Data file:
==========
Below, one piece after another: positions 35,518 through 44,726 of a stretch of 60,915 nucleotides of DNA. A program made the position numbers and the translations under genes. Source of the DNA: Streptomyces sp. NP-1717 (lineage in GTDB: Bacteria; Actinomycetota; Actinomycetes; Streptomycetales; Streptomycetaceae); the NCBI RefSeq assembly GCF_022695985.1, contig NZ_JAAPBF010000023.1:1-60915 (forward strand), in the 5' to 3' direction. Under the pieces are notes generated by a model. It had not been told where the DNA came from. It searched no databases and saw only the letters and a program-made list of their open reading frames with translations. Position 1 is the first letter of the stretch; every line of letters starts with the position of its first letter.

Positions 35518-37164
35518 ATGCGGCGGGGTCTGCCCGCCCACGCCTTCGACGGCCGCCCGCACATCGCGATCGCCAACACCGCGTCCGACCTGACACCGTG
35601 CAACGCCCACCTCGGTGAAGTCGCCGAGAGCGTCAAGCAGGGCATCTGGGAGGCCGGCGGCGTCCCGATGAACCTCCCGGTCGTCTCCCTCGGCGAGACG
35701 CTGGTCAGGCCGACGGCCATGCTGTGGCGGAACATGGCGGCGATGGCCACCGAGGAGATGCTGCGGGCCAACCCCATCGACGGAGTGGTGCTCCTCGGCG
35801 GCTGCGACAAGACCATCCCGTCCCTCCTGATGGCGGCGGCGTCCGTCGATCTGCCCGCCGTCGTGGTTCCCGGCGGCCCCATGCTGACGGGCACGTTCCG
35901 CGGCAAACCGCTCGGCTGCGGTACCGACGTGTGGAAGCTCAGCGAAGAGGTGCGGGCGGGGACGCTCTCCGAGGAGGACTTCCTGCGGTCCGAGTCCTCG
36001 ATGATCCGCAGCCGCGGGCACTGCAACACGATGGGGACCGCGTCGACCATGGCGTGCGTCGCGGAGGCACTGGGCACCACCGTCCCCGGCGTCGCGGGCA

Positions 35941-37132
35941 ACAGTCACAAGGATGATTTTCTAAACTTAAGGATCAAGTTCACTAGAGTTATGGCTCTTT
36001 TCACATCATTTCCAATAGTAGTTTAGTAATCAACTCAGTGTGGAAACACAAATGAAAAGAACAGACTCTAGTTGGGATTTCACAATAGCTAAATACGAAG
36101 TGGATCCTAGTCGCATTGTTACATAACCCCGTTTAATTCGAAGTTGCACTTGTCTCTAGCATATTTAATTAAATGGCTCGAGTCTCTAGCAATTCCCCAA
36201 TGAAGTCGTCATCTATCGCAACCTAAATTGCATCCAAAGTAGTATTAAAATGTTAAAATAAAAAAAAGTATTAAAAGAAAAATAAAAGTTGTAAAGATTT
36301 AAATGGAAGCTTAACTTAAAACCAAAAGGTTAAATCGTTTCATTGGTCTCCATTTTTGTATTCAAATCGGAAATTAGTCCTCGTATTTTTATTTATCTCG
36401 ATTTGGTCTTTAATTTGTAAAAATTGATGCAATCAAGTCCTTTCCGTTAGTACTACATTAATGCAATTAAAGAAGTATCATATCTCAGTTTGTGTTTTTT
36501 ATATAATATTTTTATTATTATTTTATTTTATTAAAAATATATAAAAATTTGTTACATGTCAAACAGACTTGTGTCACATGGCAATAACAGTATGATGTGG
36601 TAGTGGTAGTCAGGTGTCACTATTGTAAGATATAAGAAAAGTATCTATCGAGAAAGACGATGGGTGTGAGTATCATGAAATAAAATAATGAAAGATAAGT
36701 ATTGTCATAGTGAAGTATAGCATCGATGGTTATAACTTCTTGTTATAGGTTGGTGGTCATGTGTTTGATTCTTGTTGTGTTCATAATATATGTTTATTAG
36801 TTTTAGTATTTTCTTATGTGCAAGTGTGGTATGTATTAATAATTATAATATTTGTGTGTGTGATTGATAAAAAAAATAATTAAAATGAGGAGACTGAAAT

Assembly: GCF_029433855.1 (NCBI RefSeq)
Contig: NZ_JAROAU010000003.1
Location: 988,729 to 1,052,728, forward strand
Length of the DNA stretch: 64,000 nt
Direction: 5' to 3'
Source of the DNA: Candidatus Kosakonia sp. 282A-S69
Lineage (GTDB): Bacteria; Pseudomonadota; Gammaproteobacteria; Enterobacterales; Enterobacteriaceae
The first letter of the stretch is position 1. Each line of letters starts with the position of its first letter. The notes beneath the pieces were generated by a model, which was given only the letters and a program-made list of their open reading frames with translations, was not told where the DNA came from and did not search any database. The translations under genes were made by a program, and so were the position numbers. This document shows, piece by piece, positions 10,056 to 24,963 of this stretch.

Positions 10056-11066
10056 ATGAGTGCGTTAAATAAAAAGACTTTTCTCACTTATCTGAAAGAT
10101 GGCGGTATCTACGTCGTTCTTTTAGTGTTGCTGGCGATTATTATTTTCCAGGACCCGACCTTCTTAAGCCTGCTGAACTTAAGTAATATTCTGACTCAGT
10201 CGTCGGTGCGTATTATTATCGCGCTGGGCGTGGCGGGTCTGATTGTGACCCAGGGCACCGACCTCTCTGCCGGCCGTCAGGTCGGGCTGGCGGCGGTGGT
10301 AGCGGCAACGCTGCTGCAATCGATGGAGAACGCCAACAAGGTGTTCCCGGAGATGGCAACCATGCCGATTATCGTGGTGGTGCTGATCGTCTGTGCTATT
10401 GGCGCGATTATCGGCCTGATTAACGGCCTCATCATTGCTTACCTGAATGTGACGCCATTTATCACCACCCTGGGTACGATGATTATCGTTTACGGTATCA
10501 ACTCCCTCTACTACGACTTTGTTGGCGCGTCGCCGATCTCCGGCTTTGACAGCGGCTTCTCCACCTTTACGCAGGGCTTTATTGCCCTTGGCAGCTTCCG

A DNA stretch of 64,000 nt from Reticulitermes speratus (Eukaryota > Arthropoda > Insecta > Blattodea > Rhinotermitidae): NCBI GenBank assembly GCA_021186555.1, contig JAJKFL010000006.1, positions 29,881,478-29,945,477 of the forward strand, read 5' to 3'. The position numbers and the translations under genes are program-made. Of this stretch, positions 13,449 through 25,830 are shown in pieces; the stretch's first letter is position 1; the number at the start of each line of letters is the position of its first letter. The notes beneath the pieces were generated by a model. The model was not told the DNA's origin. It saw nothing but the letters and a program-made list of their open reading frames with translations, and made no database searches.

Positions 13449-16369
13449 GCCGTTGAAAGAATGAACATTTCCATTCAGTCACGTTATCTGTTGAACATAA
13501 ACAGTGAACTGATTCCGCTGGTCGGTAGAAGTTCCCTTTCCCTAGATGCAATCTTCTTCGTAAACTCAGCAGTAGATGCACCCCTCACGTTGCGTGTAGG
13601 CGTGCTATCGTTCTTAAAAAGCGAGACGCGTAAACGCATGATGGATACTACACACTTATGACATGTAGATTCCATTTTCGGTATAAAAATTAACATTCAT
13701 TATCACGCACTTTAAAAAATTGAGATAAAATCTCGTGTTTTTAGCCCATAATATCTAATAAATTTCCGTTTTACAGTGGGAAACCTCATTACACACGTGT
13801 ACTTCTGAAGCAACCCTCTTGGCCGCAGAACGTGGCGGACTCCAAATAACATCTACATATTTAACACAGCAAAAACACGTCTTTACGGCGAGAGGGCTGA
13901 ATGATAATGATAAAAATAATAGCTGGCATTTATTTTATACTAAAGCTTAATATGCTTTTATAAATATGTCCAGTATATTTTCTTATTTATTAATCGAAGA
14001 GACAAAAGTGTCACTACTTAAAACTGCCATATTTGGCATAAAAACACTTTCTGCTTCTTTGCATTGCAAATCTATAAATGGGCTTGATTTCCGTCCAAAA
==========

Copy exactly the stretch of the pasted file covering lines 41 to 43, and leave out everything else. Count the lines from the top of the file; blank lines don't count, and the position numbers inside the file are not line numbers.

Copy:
13801 ACTTCTGAAGCAACCCTCTTGGCCGCAGAACGTGGCGGACTCCAAATAACATCTACATATTTAACACAGCAAAAACACGTCTTTACGGCGAGAGGGCTGA
13901 ATGATAATGATAAAAATAATAGCTGGCATTTATTTTATACTAAAGCTTAATATGCTTTTATAAATATGTCCAGTATATTTTCTTATTTATTAATCGAAGA
14001 GACAAAAGTGTCACTACTTAAAACTGCCATATTTGGCATAAAAACACTTTCTGCTTCTTTGCATTGCAAATCTATAAATGGGCTTGATTTCCGTCCAAAA